Men and work


‘The history of the Imola Ceramics Cooperative can be consi-dered from several points of view: as the history of an enter-prise whose origins go back to the mid-eighteenth century; as the history of a cooperative dating back to 1874; as a part of the evolution of Italian industry; as the history of the art of ceramics. The cooperative has singular origins. In Italy the cooperative movement took its first steps when, in 1874, Giuseppe Bucci, with the intention of favouring, to the best of his ability, the progress of industry and the economic betterment of his workers, passed over the management of his factory of majolica ware and crockery to his workers on an experimental basis, with the idea of legali-zing the new setup after three years if things worked out as he hoped. The factory, which was already over 100 years old, gave work on average to 40 or 50 workers. They signed a Pact of brotherhood in which, aware of for-ming a single family in virtue of the communion of work, forgetting any reciprocal disputes, promised one another reciprocal and long-lasting friendship to proceed united towards their moral and material betterment. This spirit – a strong ideal motivation within the economic and social reality of the times aimed at improving the moral and material wellbeing of members and workers – led from the start to innovative decisions as regards social benefits (schools for youngsters, welfare funds and pensions) to the extent that the Statute of the Imola Ceramic Cooperative was taken as an example by other cooperatives then being established (Imola remains today the biggest world centre of production and work cooperatives). The conviction that the growth of the company was the base of the economic and job security of its members, led to a rapid expansion and in the 80s, the company took numerous awards and prizes at various national exhibitions. The number of buyers both in Italy and abroad increased, espe-cially in the UK and Germany. The exhibition being presented at the Meeting will be showing some of the most outstanding pieces of the coope-rative’s Art Department. Of particular importance are three large-format panels, the work of Domenico Minganti, one of which, The Triumph of Work in Cooperation, took the first prize at the VI National Ceramics Competition (1947). The exhibition is divided into three sections. The first presents the works of Caetano Lodi, first director of the Art Department, who arrived at the Imola Ceramics Cooperative after years of experience as an ornamental pain-ter (among other things, he painted the ceiling of the Cassa di Risparmio of Bologna and worked for years in Egypt at the court of the Kedivé). Lodi gave a new impulse to cera-mics. He attempted to go beyond the traditions of the 18th century and reinvent decorations with extraordinary pictorial and plastic taste. The second part covers a period from the early-20th century to the Second World War. Here we find works of eclectic taste, from those inspired by Raphael to legendary scenes, all totally respectful of traditions: in others there are sugge-stions of the new pictorial approaches of Carrà and Sironi. The art direction of Domenico Minganti and the influence of his cooperation with Gio Ponti represent the main theme of the third section, which covers the period from postwar to the end of the 70s. Many unique pieces are on show, the works of master craftsmen, never signed, as is customary; but always recognizable. Besides Minganti we find Arrigo Visani, Umberto Marfisi and others. Some largeformat industrial tiles will terminate the exhibition to indicate the journey of a company, the oldest production and work cooperative in Italy and one of the first to be established in Europe, which has forever been faithful to an ideal: to safeguard and promote work as a fundamental asset of human being and society. A tribute to Cooperation to mark the 150th anniversary of the establishment of the first cooperative.’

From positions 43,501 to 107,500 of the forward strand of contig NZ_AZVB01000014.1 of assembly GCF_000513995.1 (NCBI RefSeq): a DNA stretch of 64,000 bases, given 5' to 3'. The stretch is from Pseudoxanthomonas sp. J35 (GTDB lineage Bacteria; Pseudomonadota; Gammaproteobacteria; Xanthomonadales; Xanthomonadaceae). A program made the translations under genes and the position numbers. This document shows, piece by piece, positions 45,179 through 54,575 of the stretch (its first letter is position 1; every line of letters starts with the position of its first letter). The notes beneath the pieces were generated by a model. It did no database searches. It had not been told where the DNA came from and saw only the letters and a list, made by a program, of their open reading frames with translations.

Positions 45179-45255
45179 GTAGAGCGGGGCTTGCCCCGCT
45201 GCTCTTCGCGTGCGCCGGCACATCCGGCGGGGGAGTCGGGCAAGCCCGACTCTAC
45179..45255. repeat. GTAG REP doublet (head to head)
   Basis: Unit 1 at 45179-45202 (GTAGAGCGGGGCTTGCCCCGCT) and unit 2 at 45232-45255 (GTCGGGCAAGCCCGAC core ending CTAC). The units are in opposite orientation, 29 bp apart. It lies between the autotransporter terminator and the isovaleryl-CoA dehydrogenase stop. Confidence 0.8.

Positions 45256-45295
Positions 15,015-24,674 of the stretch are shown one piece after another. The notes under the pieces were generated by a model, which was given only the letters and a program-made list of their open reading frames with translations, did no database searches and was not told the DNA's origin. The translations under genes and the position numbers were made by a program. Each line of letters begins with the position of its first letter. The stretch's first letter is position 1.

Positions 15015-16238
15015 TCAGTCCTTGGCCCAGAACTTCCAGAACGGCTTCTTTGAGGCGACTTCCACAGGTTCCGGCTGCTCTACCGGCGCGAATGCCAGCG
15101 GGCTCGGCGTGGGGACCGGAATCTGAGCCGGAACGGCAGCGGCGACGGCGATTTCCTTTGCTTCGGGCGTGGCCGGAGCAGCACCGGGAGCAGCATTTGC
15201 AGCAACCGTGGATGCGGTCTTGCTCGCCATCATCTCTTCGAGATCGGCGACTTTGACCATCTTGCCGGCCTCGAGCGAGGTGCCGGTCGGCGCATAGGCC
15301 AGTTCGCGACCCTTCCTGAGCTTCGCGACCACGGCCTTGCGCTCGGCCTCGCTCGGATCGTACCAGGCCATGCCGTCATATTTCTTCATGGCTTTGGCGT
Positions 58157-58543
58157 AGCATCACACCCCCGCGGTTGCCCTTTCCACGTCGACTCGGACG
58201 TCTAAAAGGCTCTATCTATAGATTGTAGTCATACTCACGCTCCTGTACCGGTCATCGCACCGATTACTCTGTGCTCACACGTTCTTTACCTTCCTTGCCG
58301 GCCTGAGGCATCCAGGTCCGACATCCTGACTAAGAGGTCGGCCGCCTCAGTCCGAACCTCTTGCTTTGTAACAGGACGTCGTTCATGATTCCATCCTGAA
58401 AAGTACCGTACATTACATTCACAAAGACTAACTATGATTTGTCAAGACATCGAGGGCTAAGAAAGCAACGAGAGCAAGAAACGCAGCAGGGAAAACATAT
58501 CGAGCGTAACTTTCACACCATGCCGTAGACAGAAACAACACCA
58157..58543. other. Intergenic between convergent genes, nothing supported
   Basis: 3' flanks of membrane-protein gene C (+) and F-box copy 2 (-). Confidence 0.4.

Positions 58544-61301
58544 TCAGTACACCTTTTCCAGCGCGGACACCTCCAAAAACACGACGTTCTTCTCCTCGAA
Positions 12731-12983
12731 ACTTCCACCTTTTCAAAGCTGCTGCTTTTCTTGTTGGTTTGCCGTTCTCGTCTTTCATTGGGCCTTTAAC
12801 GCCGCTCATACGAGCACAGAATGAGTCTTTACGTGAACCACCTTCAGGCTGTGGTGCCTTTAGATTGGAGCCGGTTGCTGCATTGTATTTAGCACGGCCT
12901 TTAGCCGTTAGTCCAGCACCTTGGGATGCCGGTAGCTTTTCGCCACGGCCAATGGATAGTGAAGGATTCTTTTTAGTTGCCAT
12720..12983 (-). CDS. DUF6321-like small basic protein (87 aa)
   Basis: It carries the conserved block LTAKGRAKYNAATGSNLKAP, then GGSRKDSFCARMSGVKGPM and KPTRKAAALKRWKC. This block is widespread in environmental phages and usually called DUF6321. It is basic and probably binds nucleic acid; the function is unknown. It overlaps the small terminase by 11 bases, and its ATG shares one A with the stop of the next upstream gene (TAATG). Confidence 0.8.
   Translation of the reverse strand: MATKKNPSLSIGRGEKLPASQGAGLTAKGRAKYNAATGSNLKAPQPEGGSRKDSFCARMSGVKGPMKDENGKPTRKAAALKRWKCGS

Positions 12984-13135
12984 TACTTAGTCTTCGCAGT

20 Agosto 1995 - 26 Agosto 1995


Exhibitions Meeting Exhibitions